Alexandre Vinokourov was fired from Astana then re-instated one day later, sports director divulges

A former Astana sports director also revealed that Miguel Ángel López wanted to stay at the team on the same salary, but management refused

Alexandr Vinokourov at the 2019 Giro d'Italia
(Image credit: Getty)

Alexandre Vinokourov was fired by Astana before being re-instated just one day later, according to eye-opening revelations from a former sports director on the team.

Dmitry Sedun, who worked for the team for 15 years, was let go in 2020 in an ongoing shake-up that has seen Canadian investment and management extend their control over the traditionally Kazakh team.

In an interview with national outlet Kzaif, Sedun details how the behind the scenes upheaval has affected the sporting side of the team, including "unnecessary bureaucracy" and the "serious mistake" of letting Miguel Ángel López leave for Movistar despite the Colombian only wanting to be paid the same money he was already on, López keen stay after winning a stage of the Tour de France and finishing sixth overall last year.

"Trust me, the Colombian was worth that money. You can save on something else but keep the key rider. There are not many cyclists of his level in the world who are guaranteed to fight for the top spots in Grand Tours," Sedun said, going on to say that López was burned out at the end of the 2020 Tour de France as he went over the limit to prove to management he was worth keeping and that this cost him his podium spot, which he forfeited after losing six minutes on the stage 20 time trial.

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Sedun then argues that although the new people in charge are successful in their own fields, they don't know a lot about bike racing, and likens it to if he was "appointed to lead the ballet troupe of the Mariinsky Theatre".

He details how new management, acquired gradually by Yana Zel who was appointed as managing director three years ago, now play "first fiddle" and have driven the team into a "rigid bureaucratic framework", with bicycles being counted "two hundred times over the past few years" and forcing support staff to write "constant reports". He says he would understand these changes if the team was "flawed" and needed to be pulled out of a hole, but this is not the case, and that it's been a minor miracle the team has been able to achieve multiple major victories these past few seasons. This year, however, Astana's victory list includes only two stages of the Tour of the Basque Country.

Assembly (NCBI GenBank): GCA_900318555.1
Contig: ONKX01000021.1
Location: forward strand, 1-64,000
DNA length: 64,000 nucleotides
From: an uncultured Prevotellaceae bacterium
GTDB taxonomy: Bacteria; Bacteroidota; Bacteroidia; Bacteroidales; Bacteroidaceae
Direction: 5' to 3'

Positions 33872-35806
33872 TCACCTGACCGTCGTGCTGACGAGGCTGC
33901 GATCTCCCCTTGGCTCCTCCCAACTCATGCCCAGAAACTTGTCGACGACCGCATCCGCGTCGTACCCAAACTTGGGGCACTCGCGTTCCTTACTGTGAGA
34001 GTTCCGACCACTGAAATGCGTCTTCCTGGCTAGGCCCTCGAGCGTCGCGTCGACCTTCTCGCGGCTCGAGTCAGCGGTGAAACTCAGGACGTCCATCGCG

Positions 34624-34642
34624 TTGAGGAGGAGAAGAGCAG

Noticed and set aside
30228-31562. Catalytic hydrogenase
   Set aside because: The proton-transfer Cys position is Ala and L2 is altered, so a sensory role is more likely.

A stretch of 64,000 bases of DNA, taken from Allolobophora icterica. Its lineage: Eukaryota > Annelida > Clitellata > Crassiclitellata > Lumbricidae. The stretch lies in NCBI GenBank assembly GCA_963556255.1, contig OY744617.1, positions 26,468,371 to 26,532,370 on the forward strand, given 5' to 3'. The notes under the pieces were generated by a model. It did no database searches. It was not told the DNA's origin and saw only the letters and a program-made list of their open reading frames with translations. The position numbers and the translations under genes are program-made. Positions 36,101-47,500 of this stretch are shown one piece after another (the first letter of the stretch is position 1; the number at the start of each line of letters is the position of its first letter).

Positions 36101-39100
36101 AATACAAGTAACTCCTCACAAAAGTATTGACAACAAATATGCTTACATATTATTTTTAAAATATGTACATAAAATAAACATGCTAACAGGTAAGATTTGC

Sedun says that over time Vinokourov (who rode for the team before becoming its general manager) was also removed from strategic decisions, left only to deal with the sporting side as the new management took over strategic and financial decisions.

This management switch came about after Astana switched their technical sponsor to Candian bike manufacturer Argon 18 in 2017, who provided the team with a reasonable sum of money as well as equipment, who introduced the team to Premier Tech, the company then becoming a sponsor after harbouring the desire to enter the WorldTour for a number of years.

More interestingly, Sedun says that Astana has been "hanging" on a Luxembourg company called Abacanto SA for the past ten years, which is half-owned by a Candian sponsor, the other half Kazakh, and if Kazakhstan suddenly decided to stop financing the team the team's licence would automatically become Canadian.

Sedun claims that towards the end of 2020 contract renegotiations for him and fellow sports director Alexander Shefer were delayed until he learned through reports in the press that neither of them would be involved with the team going forward.

"They didn't even say thank you. Oh, sorry for that inaccuracy, I then read somewhere that the new management of Astana - Premier Tech expressed gratitude to us on the pages of a newspaper."

He then goes on to claim that management also tried to get rid of Vinokourov, the former pro having caused a fuss over the firing of Sedun and Shefer, before the 47-year-old was reinstated a day later, Sedun alleging that someone higher up had maybe "corrected" the decision.

"Can you only imagine what a fuss could have erupted in the world media if information leaked to the press that the founder and ideological mastermind of Astana was simply killed? Apparently, that's why everything was quickly changed," he claims.

He goes on to say that Vinokourov now holds a position which translates into Russian as "commander-in-chief" but that different people essentially run the team. Sedun adds that Vinokourov is hanging in there for the moment, and hoping that the situation in the team will change for the better in the future.

Astana have been contacted for comment

Jonny Long

Hi. I'm Cycling Weekly's Weekend Editor. I like writing offbeat features and eating too much bread when working out on the road at bike races. I'm 6'0", 26 years old, have a strong hairline and have an adequate amount of savings for someone my age. I'm very single at the minute so if you know anyone, hit me up.


Before joining Cycling Weekly I worked at The Tab, reporting about students evacuating their bowels on nightclub dancefloors and consecrating their love on lecture hall floors. I've also written for Vice, Time Out, and worked freelance for The Telegraph (I know, but I needed the money at the time so let me live).


I also worked for ITV Cycling between 2011-2018 on their Tour de France and Vuelta a España coverage. Sometimes I'd be helping the producers make the programme and other times I'd be getting the lunches. Just in case you were wondering - Phil Liggett and Paul Sherwen had the same ham sandwich every day, it was great.